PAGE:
- Business Cycles
- Economic Activities in Phases of Business Cycle
- Theories of the Business Cycle
- Types and Measures of Unemployment
- Inflation, Hyperinflation, Deflation and Disinflation
- Consumer Price Index (CPI) to measure inflation
- Cost-Push vs. Demand-Pull Inflation
- Uses and Limitations of Economic Indicators
Theories of the Business Cycle
The Classical School derives its name from the school of Adam Smith, David Ricardo and John Stuart Mill. This theory states that the economy is self-regulating. It also assumes full employment. The neo-classical school feels that business cycles are in fact responses to shocks to the system, particularly technological changes.
Using the aggregate demand and supply concepts of the classical economists, the neo-classical economists have juxtaposed technological changes with respect to the same. A technological change that increases productivity results in an increase in aggregate demand since more firms will purchase new machineries. If the technology lengthens the life of current capital, aggregate demand falls, since the need for new equipment reduces. Technological changes have a direct impact on the GDP in the sense that rapid technological developments result in growth of potential GDP and later real GDP.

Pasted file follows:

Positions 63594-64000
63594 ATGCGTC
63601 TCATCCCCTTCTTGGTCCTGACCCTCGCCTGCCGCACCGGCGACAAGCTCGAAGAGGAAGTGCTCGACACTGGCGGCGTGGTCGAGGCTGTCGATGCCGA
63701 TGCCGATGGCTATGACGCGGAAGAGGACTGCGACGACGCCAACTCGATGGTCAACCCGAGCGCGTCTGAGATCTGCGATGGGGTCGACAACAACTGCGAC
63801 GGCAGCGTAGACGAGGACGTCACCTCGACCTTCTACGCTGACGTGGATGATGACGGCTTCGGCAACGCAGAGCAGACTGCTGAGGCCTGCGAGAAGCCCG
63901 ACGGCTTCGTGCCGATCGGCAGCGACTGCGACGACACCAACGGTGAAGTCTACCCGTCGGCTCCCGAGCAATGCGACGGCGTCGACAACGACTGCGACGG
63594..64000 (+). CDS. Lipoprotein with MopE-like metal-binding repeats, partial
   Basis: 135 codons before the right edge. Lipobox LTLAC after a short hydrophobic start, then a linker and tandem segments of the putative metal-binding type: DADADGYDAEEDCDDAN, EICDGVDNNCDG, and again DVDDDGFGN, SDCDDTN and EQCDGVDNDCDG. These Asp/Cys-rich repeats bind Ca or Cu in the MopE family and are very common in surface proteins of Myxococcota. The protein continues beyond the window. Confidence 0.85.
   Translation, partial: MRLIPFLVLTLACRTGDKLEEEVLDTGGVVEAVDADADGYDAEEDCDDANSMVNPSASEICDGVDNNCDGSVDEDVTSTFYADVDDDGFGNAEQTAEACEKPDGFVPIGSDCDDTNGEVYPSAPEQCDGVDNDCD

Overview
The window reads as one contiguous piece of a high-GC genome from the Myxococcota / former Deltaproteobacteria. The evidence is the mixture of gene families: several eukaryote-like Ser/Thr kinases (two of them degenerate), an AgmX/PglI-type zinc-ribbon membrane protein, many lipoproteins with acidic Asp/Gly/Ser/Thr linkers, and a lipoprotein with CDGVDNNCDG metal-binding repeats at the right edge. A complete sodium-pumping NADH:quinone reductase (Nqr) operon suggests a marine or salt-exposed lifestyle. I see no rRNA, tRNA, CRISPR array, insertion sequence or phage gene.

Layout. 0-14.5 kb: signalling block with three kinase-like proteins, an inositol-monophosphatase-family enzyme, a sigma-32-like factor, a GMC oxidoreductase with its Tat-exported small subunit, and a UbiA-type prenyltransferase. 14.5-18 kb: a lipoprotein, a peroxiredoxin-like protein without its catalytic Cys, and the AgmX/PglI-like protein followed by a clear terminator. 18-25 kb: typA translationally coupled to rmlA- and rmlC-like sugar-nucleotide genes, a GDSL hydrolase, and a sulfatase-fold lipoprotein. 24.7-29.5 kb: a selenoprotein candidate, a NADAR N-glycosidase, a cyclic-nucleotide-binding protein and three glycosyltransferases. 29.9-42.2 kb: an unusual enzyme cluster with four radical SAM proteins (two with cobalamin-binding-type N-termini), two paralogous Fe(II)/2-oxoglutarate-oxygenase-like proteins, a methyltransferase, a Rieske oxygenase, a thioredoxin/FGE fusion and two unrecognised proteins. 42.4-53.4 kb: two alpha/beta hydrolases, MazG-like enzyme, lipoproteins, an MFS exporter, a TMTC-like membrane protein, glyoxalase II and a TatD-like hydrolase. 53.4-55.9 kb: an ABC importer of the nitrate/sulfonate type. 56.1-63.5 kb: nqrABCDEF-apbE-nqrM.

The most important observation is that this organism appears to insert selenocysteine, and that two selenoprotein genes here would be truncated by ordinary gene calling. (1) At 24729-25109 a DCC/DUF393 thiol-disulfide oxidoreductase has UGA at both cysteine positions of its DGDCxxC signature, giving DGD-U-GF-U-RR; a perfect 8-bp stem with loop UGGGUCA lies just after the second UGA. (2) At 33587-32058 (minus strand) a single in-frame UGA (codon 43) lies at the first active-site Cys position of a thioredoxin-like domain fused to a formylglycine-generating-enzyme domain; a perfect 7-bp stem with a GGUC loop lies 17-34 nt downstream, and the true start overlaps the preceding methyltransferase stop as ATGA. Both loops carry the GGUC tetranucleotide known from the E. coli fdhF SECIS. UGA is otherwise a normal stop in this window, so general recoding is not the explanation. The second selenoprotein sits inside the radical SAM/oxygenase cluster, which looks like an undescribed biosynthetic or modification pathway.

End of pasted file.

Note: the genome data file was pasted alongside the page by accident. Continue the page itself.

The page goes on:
The classical theory believes that stimulation in any form by the government to the economy is not advisable. Taxes in fact lead to inefficiency by stunting incentives. Lower taxes are a better incentive for investment, employment, and technological innovation that help the economy grow.
Keynesian theory argues that the economy can never really achieve full employment without monetary and fiscal intervention. According to this theory aggregate demand is also impacted by how the population views the prospects of the economy. If the prospects are poor, then this leads to a fall in aggregate demand.
With regards to aggregate supply, this theory assumes that wage rates are sticky in nature. Once they are set at a rate, they will not go down even if the economy is in the recessionary phase. If it were not sticky, the short term aggregate supply would increase, pushing the economy back to full employment.
The new Keynesian economists have added that the prices of goods and services are sticky as well. The Keynesian economists believe that in times of recession, the government can intervene to increase demand in the system (by undertaking large infrastructure projects for instance). In this way the economy will tend back to full employment.
Economists following the monetary theory believe that the quantity of money is the single most important factor that impacts aggregate demand. If the central monetary authority keeps a steady flow of money, fluctuations in demand will reduce and the economy will tend to full employment. If it does not it will lead to a contraction in aggregate demand and result in recession like conditions. Like the Keynesian economists it believes wage rates are sticky; they too like the classical economists feel taxes deincentivise demand.
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